Aspects of my plot are a bit dark. There's death. There's infidelity. There's family drama. But most importantly, there's love. A lot of love. I mean, it is a romance, right? And I'm finding a big part of my focus with regards to crafting the story is going toward maintaining that hopeful, romantic tone all good romance novels need. It would be very easy to take the plot I've mapped out and turn it into something darker. The same story could easily be a thriller if I tweaked a few things. But one thing I've learned about romance over the years is how important it is to pin down the tone of the genre. And writing my first adult romance has only reinforced that fact a dozen times over.
4. My adult characters are adult versions of my teen characters.
I have to admit, I was a bit nervous about writing adult characters. Until now, all the novels I've written (short stories of the past aside) have been YA, with teen characters and teen issues. The adults in those books were parents, teachers, side characters. They were never the focus. And now I have this heroine who's 28 and at a serious crossroads in her life and I'm realizing, she's actually not that different from some of my YA characters. Sure, a lot of that has to do with my own voice while I'm writing, but I think it also has to do with the fact that both YA and adult romance have elements of self-discovery to them, of "figuring it out". And I love exploring those themes. One of the reasons I love writing YA is that I love the excitement of first loves and first experiences. Adult romance is less likely to dive into "first" territory, but it definitely explores experiencing something very other for the first time. The first love to come along that changes you, that makes you see the world in a way you didn't before. I'm really enjoying the writing process so far, and while there are times that my adult characters feel like grown-up versions of my YA characters, I know the differences are what will make this book stand apart--the careers, the adult life problems, oh, and the sex. Not that my YA books don't go there, but this is the first time I'm writing a book that's going to go there. Good times :)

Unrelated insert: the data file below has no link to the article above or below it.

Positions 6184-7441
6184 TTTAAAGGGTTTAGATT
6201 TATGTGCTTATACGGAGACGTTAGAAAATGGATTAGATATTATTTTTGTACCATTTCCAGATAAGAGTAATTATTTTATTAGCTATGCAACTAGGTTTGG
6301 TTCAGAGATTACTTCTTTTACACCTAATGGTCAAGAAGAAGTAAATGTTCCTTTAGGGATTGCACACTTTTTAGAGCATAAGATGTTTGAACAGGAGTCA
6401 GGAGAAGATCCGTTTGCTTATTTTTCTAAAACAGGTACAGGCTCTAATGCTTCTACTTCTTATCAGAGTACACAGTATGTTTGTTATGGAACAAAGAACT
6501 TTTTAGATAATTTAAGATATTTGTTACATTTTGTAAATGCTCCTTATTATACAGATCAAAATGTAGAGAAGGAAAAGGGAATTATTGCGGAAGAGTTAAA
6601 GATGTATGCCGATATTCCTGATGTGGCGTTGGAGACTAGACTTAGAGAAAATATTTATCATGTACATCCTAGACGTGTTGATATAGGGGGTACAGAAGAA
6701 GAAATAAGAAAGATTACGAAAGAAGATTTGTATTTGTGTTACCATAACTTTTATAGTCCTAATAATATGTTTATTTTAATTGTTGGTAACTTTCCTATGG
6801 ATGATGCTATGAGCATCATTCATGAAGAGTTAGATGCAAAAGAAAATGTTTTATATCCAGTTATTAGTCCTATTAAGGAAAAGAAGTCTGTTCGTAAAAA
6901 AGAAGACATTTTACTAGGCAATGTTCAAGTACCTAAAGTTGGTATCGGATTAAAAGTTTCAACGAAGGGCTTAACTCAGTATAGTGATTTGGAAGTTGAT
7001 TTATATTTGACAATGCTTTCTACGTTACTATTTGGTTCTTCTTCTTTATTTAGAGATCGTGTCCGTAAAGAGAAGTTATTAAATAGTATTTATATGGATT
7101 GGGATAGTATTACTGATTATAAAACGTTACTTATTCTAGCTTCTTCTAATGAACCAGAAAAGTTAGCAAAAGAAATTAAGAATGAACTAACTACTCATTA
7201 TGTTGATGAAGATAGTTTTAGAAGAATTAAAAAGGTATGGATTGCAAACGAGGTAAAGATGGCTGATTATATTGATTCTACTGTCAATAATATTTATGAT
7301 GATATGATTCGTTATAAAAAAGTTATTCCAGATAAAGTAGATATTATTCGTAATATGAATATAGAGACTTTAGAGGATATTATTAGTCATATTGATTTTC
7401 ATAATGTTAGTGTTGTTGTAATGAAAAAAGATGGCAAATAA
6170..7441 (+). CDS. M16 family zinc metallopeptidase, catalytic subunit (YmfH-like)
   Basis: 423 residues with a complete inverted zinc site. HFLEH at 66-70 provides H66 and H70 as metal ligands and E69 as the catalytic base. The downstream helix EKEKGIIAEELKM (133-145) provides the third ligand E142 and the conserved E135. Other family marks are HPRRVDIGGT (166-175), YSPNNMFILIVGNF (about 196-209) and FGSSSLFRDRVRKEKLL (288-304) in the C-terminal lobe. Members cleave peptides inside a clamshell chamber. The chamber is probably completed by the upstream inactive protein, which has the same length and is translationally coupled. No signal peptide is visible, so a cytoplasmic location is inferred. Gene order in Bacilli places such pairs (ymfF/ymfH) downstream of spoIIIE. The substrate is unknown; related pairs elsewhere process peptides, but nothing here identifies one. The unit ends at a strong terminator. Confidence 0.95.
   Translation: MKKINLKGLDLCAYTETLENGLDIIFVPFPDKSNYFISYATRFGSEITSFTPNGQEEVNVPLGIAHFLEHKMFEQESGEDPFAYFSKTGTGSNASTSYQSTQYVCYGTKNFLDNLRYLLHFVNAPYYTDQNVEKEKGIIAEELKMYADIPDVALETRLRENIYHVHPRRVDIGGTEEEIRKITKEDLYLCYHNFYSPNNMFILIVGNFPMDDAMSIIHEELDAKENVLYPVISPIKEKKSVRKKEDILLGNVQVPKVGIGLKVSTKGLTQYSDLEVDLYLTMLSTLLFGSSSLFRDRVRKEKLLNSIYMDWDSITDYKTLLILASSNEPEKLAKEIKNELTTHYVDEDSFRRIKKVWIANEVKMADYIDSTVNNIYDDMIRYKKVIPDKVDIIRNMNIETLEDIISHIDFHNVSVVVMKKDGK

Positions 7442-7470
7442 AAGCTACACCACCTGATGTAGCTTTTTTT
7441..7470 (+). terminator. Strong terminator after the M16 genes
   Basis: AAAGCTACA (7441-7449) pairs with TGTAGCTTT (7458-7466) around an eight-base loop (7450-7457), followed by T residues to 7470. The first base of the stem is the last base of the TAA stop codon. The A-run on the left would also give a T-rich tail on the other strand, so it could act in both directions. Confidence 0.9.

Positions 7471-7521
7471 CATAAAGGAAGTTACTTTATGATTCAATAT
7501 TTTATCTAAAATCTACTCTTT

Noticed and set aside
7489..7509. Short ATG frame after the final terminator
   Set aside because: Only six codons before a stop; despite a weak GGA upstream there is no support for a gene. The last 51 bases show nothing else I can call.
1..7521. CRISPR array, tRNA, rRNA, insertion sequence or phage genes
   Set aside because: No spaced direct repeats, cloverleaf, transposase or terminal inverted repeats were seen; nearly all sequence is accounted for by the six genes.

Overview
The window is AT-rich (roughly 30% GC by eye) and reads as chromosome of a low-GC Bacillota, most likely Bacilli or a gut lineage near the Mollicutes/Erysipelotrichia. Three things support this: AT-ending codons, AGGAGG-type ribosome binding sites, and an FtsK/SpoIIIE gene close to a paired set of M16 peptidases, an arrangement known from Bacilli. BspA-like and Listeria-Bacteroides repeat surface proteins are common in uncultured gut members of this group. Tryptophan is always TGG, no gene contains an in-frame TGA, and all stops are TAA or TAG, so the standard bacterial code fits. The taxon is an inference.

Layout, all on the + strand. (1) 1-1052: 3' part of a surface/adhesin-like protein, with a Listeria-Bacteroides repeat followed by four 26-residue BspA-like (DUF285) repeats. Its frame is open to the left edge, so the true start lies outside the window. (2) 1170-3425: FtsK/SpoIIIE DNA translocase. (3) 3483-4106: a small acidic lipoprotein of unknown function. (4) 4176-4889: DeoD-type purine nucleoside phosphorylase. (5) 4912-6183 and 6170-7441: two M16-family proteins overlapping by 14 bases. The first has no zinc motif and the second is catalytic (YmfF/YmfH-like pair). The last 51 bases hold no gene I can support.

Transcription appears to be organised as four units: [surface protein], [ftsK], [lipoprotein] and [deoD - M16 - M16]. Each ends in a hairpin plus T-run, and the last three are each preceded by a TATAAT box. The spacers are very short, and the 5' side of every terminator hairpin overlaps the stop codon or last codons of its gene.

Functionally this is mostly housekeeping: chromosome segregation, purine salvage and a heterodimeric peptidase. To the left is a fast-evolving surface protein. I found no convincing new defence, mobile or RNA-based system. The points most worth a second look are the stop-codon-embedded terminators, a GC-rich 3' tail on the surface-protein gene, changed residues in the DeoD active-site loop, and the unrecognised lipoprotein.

5. I'm really enjoying writing something different.
It's been a rough road. I know I've written about this on the blog before, but publishing is a journey. For some authors, it's shorter than others, but mine, unfortunately, has been something of a long, winding path filled with very talented editors saying "thanks, but no thanks". It's definitely not easy, and as with all long journeys, you get tired after a while, you get discouraged, despite your best efforts not to. Sometimes it's nice to change things up a bit. YA is still my first novel-writing love, and I have a lot of great ideas for YA stories that I can't wait to explore, but for now, I'm really enjoying writing something different. I feel like it's giving me something of a recharge, one that I desperately needed. I still have high hopes that there's an editor out there who will love my YA novels enough to publish them, but now I have something else to focus on, to hope for. I'm doing the work. I'm always doing the work. And you've gotta do the work if you want to succeed.
Are you working on a NaNo book of your own this month? If so, I've love to hear about it in the comments and/or friend me on the NaNo site! My username on there is earthcrosser. Happy writing and